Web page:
This preview shows page 1. Sign up to view the full content.
Unformatted text preview: npottery” people.
The beginning of the New Stone Age is now dated to about 10,000
b.c., when there was a great warming in the Northern Hemisphere, much
of the polar ice mass melted, and Japan evolved into an archipelago. In 2 The Emergence of Japanese Civilization the preceding Old Stone Age, people had shaped stones into tools by
chipping or flaking or had even used stones as tools just as they found
them. The main index marking the transition to the New Stone Age was
the appearance, from about 10,000 b.c., of stone tools of much higher
quality, including skillfully shaped and polished axes, knives, arrowheads,
and fish hooks.
Another major advance of the New Stone Age was the production of
pottery; and indeed, archeologists now date the beginning of pottery
making in Japan to the commencement of the age itself, or roughly
10,000 b.c. This means that, on the basis of what we know about the
origins of pottery making in other countries, the Japanese (or the occupants of Japan during the New Stone Age) produced the world’s first
pottery. It is possible that future finds on the Asian continent—for
example, in China or Korea—will reveal pottery that antedates Japan’s
and that even served as models for the New Stone Age potters of Japan.
But, for the present, the Japanese stand as the first to have made pottery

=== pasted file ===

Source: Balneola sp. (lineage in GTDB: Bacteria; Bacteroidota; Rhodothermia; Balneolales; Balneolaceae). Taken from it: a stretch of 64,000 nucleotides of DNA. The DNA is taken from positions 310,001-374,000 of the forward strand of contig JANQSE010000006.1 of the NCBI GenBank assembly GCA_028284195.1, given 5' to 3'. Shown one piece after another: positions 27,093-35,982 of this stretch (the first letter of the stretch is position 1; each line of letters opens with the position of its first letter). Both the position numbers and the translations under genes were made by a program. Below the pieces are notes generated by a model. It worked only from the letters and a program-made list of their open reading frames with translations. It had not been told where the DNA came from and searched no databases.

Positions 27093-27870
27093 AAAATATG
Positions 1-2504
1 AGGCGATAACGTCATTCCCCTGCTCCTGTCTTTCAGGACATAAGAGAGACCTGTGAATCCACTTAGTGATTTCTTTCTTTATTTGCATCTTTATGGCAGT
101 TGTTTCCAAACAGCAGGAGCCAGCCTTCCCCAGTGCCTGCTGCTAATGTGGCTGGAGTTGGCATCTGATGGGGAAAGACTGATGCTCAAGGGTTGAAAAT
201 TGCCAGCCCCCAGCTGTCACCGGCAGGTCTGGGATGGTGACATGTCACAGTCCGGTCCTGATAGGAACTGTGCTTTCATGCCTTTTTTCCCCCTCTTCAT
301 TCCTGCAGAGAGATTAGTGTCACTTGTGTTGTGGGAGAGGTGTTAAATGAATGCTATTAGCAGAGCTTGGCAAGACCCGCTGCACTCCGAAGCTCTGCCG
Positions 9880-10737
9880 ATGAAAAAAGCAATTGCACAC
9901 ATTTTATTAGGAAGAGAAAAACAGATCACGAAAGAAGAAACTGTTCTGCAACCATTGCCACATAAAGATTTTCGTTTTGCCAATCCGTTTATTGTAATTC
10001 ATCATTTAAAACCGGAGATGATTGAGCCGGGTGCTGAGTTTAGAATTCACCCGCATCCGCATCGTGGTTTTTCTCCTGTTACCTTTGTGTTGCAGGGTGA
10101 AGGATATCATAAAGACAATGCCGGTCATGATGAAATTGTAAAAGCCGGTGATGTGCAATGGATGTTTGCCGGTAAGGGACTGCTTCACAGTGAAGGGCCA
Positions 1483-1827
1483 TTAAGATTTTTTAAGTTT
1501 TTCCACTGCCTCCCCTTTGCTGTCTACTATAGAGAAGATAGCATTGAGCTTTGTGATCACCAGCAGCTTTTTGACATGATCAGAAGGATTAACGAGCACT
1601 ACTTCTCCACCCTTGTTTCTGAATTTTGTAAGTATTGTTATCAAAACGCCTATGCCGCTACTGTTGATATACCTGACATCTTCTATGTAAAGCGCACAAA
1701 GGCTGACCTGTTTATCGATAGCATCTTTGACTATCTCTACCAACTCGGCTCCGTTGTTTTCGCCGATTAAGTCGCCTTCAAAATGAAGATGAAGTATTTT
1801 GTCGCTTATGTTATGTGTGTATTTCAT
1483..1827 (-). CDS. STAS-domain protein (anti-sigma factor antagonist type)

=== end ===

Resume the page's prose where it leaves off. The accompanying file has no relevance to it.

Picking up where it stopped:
not only in East Asia but in the world.
Japan’s New Stone Age pottery was earthenware shaped by hand in a
process known as coiling, whereby clay is formed into a rope and a vessel
is created by circling the rope around and around from the bottom up
and then smoothing out the surface to disguise the “coiling.” The earliest
type of pottery made in this manner was a simple, bullet-shaped cooking
vessel that was apparently inserted into sand or soft earth. Later pieces
were much more elaborate and had deeply impressed and intricate surface patterns, widely flared rims, and thick handlelike appendages (fig. 1).
Because the most common pattern on New Stone Age pottery was
achieved by impressing cord or rope into the soft clay, archaeologists have
designated the New Stone Age itsel...
View Full Document
This note was uploaded on 02/08/2013 for the course ANTH 142 taught by Professor Hans during the Spring '13 term at The University of British Columbia.
- Spring '13